Impact assessments, seals of quality for the origin and quality of data, creating class-action rights for federal anti-discrimination agencies, establishing an agency with algorithmic oversight – there are several ways to go about making sure that algorithmic systems are used for the well-being of everyone in society. The working paper “Machines in the Service of Humankind” presents and outlines the range of strategies that have been discussed to date among scientists, economists, civil society actors and policymakers.

Which secondary schools are children allowed to attend? Which areas do police decide to patrol most intensively? Whose tax returns are processed by humans, and whose are processed entirely by software? Which passersby in train stations are deemed suspicious? And which court defendants are viewed as being particularly high risks? Around the world, states and businesses are using algorithmic systems to ask exactly these types of questions and to make these kinds of predictions. In discussing the use of such systems and so-called artificial intelligence (AI), it may be easy to cut corners conceptually and claim that algorithms rule our lives or that technology is impervious to social needs.

In our “Machines in the Service of Humankind” working paper, we (Konrad Lischka and Julia Krüger) counter this kind of fatalistic tech-determinism by drawing on dozens of ideas circulating among stakeholders in science, civil society, business, and policymaking that demonstrate what can be done to make sure algorithmic processes support social needs. There are several ideas, some of which are already concrete and practical. Our paper answers the following questions: What challenges to society do algorithmic systems pose? What are our options in addressing these challenges?

The following four action areas are the subject of closer analysis in our working paper (see also the figure below).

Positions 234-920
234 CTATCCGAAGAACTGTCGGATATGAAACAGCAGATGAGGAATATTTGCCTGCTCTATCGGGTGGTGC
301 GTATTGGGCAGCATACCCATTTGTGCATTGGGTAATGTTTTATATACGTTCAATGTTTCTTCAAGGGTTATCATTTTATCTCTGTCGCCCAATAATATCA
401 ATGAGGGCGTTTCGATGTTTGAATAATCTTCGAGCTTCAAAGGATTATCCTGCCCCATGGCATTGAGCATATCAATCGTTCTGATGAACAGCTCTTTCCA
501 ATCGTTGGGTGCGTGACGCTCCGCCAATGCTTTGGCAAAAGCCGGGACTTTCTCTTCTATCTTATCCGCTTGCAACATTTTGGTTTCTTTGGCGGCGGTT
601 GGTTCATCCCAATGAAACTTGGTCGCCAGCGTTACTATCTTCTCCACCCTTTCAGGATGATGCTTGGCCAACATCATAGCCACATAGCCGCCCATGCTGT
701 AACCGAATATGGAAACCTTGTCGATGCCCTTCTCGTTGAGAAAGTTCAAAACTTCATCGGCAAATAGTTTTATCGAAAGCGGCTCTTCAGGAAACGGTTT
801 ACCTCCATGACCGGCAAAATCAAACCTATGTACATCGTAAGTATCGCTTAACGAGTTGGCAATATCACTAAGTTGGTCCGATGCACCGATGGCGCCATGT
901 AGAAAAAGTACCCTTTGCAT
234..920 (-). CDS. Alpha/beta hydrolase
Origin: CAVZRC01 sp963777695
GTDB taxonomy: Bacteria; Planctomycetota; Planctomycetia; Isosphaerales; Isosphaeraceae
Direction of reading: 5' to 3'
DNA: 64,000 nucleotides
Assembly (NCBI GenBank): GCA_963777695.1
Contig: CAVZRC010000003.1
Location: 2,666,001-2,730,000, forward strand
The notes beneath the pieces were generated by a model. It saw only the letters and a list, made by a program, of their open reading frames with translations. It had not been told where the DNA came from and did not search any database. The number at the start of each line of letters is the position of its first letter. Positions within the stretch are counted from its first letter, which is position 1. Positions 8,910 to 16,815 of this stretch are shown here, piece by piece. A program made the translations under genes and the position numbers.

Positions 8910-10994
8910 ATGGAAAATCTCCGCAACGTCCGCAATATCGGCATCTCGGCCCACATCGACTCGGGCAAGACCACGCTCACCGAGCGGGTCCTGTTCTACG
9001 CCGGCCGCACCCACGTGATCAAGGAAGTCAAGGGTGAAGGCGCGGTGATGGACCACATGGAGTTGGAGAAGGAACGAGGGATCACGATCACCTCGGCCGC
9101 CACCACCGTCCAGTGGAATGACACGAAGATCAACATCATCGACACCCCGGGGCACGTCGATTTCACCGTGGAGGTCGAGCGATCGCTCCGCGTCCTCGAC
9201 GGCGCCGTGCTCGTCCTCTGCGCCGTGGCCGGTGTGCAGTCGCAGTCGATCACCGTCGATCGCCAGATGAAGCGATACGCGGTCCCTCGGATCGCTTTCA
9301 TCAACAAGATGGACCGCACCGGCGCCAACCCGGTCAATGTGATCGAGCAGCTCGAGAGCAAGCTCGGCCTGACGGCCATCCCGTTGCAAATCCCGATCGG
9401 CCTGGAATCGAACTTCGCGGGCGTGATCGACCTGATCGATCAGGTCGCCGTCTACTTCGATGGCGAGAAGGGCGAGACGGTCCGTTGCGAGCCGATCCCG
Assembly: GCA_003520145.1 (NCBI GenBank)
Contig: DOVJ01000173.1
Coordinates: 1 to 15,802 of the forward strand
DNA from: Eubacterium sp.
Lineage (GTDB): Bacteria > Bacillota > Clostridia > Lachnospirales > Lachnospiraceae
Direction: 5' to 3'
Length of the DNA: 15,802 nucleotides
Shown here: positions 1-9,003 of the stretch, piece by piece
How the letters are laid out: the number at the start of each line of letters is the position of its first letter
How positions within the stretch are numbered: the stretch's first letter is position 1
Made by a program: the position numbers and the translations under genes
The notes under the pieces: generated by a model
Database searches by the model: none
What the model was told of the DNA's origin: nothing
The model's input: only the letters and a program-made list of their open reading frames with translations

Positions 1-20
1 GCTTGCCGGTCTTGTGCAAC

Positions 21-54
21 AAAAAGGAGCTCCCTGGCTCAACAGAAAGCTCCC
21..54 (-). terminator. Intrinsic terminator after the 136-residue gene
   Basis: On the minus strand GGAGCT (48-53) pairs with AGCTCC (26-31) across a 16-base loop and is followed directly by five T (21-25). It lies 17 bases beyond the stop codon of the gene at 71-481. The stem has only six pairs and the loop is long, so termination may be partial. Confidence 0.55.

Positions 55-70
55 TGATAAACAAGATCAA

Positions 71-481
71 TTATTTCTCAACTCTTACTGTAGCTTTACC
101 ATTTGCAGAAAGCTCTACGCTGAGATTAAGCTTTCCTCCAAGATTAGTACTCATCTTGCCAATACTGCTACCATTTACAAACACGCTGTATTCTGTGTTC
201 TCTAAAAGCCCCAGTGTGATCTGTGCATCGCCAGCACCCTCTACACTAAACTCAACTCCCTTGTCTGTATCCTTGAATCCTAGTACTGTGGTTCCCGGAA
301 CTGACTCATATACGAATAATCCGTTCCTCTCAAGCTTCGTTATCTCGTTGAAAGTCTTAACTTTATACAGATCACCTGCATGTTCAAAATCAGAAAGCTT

1. Verifying that algorithmic systems’ goals are compatible with social norms.
  2. Reviewing the implementation of goals within systems.
  3. Facilitating a diversity of systems, goals and operators.
  4. Creating the framework conditions necessary for the inclusion-promoting use of algorithmic systems, which includes developing algorithmic literacy among data subjects and users as well as establishing state regulatory oversight.

We would like to thank Dr. Ulf Buermeyer, Dr. Andreas Dewes, Prof. Dr.-Ing. Florian Gallwitz, Lorena Jaume-Palasí, Dr. Nicola Jentzsch and Philipp Otto for their critical and inspiring comments.

Due to rapid technological development and the resulting need to distribute knowledge quickly among political, business and civil society leaders and stakeholders, we are publishing this discussion paper under a Creative Commons license (CC BY-SA 3.0 DE). We are happy to receive suggestions regarding additional areas of analysis, improvements or further analytical avenues, as well as any constructive criticism.

This text is licensed under a Creative Commons Attribution 4.0 International License